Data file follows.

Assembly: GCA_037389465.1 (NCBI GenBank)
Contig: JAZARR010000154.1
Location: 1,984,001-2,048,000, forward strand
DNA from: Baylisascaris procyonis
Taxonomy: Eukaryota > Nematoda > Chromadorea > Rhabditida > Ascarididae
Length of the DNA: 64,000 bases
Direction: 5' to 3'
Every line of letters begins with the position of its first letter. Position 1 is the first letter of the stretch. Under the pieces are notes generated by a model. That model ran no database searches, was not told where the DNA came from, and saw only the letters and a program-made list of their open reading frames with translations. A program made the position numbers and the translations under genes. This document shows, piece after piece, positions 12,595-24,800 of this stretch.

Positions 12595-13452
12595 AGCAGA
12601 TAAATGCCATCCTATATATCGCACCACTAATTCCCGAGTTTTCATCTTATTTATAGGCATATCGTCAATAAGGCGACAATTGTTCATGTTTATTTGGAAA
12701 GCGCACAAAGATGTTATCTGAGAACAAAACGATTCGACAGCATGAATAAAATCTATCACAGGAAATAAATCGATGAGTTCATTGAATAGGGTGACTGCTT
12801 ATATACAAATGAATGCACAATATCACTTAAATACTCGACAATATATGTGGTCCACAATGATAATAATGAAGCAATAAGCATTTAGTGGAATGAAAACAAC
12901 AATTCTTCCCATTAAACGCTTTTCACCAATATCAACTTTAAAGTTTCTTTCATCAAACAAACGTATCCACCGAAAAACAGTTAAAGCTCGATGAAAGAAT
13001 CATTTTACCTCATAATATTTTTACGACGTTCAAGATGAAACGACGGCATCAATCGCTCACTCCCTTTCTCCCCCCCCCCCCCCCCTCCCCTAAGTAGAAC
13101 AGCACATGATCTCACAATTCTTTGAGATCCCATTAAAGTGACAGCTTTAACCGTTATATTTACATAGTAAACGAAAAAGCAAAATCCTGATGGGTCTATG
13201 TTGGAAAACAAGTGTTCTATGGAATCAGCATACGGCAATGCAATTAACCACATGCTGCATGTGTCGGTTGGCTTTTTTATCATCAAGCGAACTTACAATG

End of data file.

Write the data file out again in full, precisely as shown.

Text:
Assembly: GCA_037389465.1 (NCBI GenBank)
Contig: JAZARR010000154.1
Location: 1,984,001-2,048,000, forward strand
DNA from: Baylisascaris procyonis
Taxonomy: Eukaryota > Nematoda > Chromadorea > Rhabditida > Ascarididae
Length of the DNA: 64,000 bases
Direction: 5' to 3'
Every line of letters begins with the position of its first letter. Position 1 is the first letter of the stretch. Under the pieces are notes generated by a model. That model ran no database searches, was not told where the DNA came from, and saw only the letters and a program-made list of their open reading frames with translations. A program made the position numbers and the translations under genes. This document shows, piece after piece, positions 12,595-24,800 of this stretch.

Positions 12595-13452
12595 AGCAGA
12601 TAAATGCCATCCTATATATCGCACCACTAATTCCCGAGTTTTCATCTTATTTATAGGCATATCGTCAATAAGGCGACAATTGTTCATGTTTATTTGGAAA
12701 GCGCACAAAGATGTTATCTGAGAACAAAACGATTCGACAGCATGAATAAAATCTATCACAGGAAATAAATCGATGAGTTCATTGAATAGGGTGACTGCTT
12801 ATATACAAATGAATGCACAATATCACTTAAATACTCGACAATATATGTGGTCCACAATGATAATAATGAAGCAATAAGCATTTAGTGGAATGAAAACAAC
12901 AATTCTTCCCATTAAACGCTTTTCACCAATATCAACTTTAAAGTTTCTTTCATCAAACAAACGTATCCACCGAAAAACAGTTAAAGCTCGATGAAAGAAT
13001 CATTTTACCTCATAATATTTTTACGACGTTCAAGATGAAACGACGGCATCAATCGCTCACTCCCTTTCTCCCCCCCCCCCCCCCCTCCCCTAAGTAGAAC
13101 AGCACATGATCTCACAATTCTTTGAGATCCCATTAAAGTGACAGCTTTAACCGTTATATTTACATAGTAAACGAAAAAGCAAAATCCTGATGGGTCTATG
13201 TTGGAAAACAAGTGTTCTATGGAATCAGCATACGGCAATGCAATTAACCACATGCTGCATGTGTCGGTTGGCTTTTTTATCATCAAGCGAACTTACAATG